Google is one with the LGBT community in celebrating the U.S. Supreme Court's landmark ruling legalizing gay and lesbian marriages in all 50 states in the United States.
Just minutes after news broke out that the highest court in the land has made it the law that all states must issue marriage certificates to all couples, may they be gay, lesbian or straight, who want to officially tie the knot, Google began placing rainbow-colored banners on its search pages for queries related to gay marriage.
If a user goes to Google.com and types in things such as "gay marriage," "LGBT" and "same-sex marriage," Google displays a paper people chain decked in the colors of the rainbow, the symbol for the LGBT community, on the upper right corner of the search page. On the upper left, users will see a small heart in the same rainbow colors.
Google is a known vocal supporter of same-sex marriage rights, with employees participating in several pride marches around the world. In 2014, Google put up a livestream of the New York City Pride March, which is held every year to commemorate the police raid of a legendary gay bar in the West Village.
It is also one of more than 300 companies that provided a business case for gay marriage in a friend-of-court brief filed before the court. Google, along with the likes of Apple, Facebook, Amazon and Disney, said that the ban on same-sex marriage is disadvantageous to businesses because it creates logistic and economic barriers.
"The burden imposed by inconsistent and discriminatory state laws of having to administer complicated schemes to account for differential treatment of similarly situated employees breeds unnecessary confusion, tension and diminished employee morale," the companies said.
Google is not the only Silicon Valley company that is waving its rainbow banners in celebration of the victory of the LGBT community, members of whom have been fighting for the right to marry the person they love for decades. On Facebook, users can take advantage of a simple tool that superimposes a rainbow filter over their profile pictures. Apple CEO Tim Cook, the first openly gay CEO in the masculine technology industry, took to Twitter to share in the celebrations.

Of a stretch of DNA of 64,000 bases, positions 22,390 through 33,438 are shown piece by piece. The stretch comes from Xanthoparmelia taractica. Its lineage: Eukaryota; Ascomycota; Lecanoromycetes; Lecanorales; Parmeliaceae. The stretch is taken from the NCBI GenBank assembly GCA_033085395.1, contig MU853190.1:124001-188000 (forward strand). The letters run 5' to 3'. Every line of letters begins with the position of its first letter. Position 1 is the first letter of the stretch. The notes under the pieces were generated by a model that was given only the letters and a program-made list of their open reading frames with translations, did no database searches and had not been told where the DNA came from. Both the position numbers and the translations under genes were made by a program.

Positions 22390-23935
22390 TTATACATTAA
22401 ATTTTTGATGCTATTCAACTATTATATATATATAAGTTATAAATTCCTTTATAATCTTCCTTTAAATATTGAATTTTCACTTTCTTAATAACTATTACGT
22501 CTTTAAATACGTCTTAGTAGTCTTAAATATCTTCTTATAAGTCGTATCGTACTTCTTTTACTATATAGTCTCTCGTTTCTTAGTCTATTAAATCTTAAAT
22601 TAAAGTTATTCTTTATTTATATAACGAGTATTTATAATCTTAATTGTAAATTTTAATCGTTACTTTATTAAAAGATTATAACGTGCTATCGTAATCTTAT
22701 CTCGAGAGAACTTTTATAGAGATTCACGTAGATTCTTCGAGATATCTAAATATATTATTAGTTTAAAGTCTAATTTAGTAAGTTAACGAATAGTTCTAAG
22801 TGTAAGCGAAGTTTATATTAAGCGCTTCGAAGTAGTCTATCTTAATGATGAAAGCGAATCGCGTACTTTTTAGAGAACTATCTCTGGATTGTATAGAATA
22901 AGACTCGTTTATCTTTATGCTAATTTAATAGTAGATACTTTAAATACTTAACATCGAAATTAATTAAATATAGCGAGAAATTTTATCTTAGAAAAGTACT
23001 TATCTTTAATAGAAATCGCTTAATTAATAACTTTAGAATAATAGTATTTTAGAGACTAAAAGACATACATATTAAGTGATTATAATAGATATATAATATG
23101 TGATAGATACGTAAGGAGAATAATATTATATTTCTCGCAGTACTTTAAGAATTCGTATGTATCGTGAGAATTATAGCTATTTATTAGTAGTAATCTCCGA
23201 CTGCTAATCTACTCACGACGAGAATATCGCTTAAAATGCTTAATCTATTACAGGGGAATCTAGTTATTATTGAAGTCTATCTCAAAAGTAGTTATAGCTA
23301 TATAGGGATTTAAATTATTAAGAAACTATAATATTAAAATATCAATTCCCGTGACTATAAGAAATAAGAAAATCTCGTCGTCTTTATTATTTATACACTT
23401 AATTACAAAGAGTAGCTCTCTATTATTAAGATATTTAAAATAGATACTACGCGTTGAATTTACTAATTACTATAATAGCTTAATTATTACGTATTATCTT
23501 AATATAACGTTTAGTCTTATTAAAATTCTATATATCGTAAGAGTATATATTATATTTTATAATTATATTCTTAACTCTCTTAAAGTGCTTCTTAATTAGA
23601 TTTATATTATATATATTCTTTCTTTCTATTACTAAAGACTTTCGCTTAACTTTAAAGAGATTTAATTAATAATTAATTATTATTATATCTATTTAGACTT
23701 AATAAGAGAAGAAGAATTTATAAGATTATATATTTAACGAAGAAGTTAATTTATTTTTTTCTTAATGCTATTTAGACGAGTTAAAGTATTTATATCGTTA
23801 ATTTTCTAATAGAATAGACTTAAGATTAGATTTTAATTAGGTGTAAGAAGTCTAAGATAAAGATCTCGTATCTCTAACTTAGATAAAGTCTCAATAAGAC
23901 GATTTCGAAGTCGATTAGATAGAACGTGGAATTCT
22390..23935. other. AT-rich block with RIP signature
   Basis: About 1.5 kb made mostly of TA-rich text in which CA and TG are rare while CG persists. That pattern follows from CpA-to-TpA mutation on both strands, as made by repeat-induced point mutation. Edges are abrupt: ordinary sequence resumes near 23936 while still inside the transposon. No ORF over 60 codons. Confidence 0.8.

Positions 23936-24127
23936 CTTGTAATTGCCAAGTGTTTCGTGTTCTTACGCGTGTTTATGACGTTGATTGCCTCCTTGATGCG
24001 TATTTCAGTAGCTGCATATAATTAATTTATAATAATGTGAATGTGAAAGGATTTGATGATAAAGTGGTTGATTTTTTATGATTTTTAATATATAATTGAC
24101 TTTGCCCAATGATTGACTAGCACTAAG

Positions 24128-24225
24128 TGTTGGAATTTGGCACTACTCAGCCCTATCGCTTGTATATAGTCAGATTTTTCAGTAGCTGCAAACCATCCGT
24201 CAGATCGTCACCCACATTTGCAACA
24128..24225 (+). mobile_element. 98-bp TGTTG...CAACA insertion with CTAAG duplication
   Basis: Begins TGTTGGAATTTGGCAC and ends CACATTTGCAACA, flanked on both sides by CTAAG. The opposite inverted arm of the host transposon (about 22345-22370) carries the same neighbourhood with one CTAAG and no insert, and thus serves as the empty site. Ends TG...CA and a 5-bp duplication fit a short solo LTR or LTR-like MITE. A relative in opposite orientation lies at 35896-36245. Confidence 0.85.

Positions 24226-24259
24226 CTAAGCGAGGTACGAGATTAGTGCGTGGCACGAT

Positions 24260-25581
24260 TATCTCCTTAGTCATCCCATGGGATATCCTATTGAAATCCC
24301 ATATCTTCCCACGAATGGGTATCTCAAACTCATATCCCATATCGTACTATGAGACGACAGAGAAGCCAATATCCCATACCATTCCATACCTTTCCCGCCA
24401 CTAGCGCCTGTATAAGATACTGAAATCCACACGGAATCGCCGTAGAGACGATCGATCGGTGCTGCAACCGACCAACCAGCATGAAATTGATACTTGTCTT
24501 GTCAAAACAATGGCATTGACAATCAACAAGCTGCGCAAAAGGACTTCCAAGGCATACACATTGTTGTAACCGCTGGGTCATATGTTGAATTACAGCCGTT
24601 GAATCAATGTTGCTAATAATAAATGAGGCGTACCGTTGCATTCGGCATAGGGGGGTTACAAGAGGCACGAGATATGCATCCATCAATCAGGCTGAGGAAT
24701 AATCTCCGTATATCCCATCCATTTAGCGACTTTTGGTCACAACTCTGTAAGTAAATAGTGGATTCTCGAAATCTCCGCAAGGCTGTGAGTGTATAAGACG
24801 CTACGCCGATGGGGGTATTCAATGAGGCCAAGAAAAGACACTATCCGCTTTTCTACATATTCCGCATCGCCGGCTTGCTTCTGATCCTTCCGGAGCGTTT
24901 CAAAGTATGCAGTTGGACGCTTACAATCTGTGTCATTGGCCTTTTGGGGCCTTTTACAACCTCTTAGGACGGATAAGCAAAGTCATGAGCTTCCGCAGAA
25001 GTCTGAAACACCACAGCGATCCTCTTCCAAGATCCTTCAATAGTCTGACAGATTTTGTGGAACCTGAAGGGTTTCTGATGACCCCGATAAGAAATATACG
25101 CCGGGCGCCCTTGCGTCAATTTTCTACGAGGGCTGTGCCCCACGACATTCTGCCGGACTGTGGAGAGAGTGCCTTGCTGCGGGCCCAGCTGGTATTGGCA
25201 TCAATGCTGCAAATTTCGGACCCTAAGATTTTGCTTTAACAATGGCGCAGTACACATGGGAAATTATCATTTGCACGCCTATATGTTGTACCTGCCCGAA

Today marks a victory for equality, perseverance and love.
— Tim Cook (@tim_cook) June 26, 2015
The Supreme Court has voted 5-4 to outlaw all gay marriage bans in every state. In the majority opinion, Justice Anthony Kennedy said:
"No union is more profound than marriage, for it embodies the highest ideals of love, fidelity, devotion, sacrifice and family. As some of the petitioners in this cases demonstrate, marriage embodies a love that may endure even past death. It would misunderstand these men and women to say they disrespect the idea of marriage. Their plea is that they do respect it, respect it so deeply that they seek to find its fulfillment for themselves. They ask for equal dignity in the eyes of the law. The Constitution grants them that right."
Photo: Charlie Nguyen | Flickr